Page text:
Many women struggle with urinary incontinence. It’s uncomfortable and embarrassing. And worse, it’s linked with other health problems. Women can become dehydrated when they limit fluids to avoid leakage. They can also become socially isolated and depressed.

“Urinary incontinence tends to get worse over time, not better.”
Heather Jeffcoat
Femina Physical Therapy, Los Angeles

“Women stay home due to fear of not being able to find a bathroom close by, or fear having an accident in public,” says Salpi Salibian, director of program development for Hoag Hospital’s Pelvic Health Program in California.

It’s not a problem you should ignore. “Urinary incontinence tends to get worse over time, not better. Waiting to see if it passes will just lead to more years of discomfort and leakage,” says Heather Jeffcoat, a physical therapist and owner of Femina Physical Therapy in Los Angeles.

Fortunately, urinary incontinence (UI) is treatable.

A study published in the Annals of Internal Medicine in April found that behavioral therapies beat medication for treatment. 

“I want more people to know that there is help for UI that isn’t surgery, drugs or diapers,” says Sarah J. Haag, a specialist in women’s health physical therapy and author of Understanding and Treating Incontinence.

Here’s what you can do

First, talk to your doctor about your symptoms—he or she can help diagnose the type of incontinence you have and develop an effective treatment plan. 

Your doctor might recommend these DIY options:

Kegels

Women have been told for years to do Kegel exercises, multiple times a day. And they can be helpful for a lot of women. But they aren’t always done properly. 

“Almost half of women do Kegels incorrectly, or in a way that is actually making their problems worse”
Heather Jeffcoat

“Almost half of women do Kegels incorrectly, or in a way that is actually making their problems worse,” Jeffcoat says. Many women tend to squeeze their gluteal muscles, which makes it difficult to be aware of the pelvic floor muscles. 

Engage your lower abdomen instead, says Chitra Mittal, a women’s health expert at Liberty Physical Therapy in Jersey City, NJ. 

Physical therapist Katy Rush owns a specialized physical therapy clinic, The Perfect Pelvis, in Missouri. Here’s her recommendation for a proper Kegel technique: Imagine you are picking up a blueberry with your vagina. It should feel like you are drawing your muscles up and in. 

But Kegels aren’t always the solution. “Doing Kegels for muscles that are already too tight will only make the problem worse. If you often have pain, specifically lower abdominal pain, low back pain, or pain with intercourse, it is likely that the pelvic floor muscles are too tight,” Rush says.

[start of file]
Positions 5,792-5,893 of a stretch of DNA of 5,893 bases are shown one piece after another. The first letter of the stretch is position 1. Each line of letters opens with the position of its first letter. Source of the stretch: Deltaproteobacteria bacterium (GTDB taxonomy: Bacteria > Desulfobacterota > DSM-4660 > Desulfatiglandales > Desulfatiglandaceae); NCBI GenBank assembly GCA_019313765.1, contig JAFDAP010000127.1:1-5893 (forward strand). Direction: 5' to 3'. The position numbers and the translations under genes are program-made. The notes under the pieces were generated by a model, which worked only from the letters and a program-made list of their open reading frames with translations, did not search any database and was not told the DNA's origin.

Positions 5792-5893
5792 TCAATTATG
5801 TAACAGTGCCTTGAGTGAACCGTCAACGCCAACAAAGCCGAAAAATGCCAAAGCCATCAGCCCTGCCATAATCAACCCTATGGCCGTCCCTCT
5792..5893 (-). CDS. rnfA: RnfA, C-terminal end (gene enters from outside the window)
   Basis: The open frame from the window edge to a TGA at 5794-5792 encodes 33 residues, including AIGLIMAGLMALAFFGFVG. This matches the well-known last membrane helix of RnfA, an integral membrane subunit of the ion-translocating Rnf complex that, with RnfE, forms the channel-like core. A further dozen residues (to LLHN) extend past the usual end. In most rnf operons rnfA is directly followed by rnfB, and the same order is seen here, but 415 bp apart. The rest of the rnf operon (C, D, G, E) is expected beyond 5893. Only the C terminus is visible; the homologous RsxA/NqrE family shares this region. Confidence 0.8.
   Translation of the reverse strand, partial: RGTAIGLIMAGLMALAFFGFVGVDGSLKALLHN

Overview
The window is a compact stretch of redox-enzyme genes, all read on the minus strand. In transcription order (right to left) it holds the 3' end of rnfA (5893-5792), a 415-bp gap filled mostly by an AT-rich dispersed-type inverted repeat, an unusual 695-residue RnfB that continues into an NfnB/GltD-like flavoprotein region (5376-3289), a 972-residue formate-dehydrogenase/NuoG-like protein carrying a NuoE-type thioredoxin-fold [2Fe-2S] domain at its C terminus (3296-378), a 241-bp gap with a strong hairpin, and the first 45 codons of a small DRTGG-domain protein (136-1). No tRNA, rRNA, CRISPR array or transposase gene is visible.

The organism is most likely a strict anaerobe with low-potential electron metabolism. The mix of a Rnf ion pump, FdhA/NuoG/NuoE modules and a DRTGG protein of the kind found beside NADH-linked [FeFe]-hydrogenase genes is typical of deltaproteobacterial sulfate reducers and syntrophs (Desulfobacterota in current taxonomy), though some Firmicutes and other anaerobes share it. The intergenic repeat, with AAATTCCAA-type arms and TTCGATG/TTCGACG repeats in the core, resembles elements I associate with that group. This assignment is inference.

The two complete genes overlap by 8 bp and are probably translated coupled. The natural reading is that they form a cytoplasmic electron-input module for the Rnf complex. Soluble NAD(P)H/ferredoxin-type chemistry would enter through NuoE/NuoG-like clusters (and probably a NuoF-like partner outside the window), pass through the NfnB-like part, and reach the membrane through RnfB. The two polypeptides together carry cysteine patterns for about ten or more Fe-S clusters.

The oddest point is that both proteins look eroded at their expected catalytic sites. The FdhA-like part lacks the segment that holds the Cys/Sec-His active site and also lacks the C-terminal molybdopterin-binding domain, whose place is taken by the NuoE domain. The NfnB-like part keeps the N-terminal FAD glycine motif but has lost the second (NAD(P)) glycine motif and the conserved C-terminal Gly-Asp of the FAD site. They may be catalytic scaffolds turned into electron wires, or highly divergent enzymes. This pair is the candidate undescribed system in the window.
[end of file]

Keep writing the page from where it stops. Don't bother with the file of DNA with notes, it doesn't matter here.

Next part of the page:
For muscles that are too tight, you’ll need to focus on relaxation before strengthening.

Maintain a healthy weight

Need another reason to lose weight? Extra body weight can put pressure on the bladder and the pelvic organs. “A healthy pelvic floor should be able to contract, relax, and lengthen in a coordinated manner,” Mittal says. 

Keep a bladder journal

Tracking your fluids and trips to the bathroom can help you identify triggers. Carbonated, caffeinated, and alcoholic beverages are known bladder irritants, says Salibian. If you wake up more than once a night to urinate, let your doctor know.

How physical therapy can help

Your doctor might suggest that you see a physical therapist who specializes in incontinence or pelvic floor problems. 

“Studies have shown that working with a physical therapist who specializes in pelvic physical therapy and biofeedback delivers the best results. A pelvic physical therapist has specialty training in the pelvic muscles and everything that is connected to them,” Salibian says.

Your physical therapist might try:

Biofeedback

This technique measures the electrical activity in a muscle—a contracted muscle will have a higher number. Biofeedback can show you if you are tightening and relaxing your muscles properly. 

“Pelvic floor muscle biofeedback can be a great tool to help train women to isolate these hard-to-find muscles by giving them real-time feedback,” Jeffcoat says.

Electrical stimulation

Transcutaneous electrical nerve stimulation (TENS) uses electrodes to send pulses of electricity that stimulate muscle contractions and strengthen your bladder muscles. 

Your physical therapist may also guide you in relaxation and strengthening exercises. 

And if you’re not getting results on your own or with physical therapy, your doctor might recommend hormone replacement therapy, vaginal tablets, Botox injections, or surgical options.

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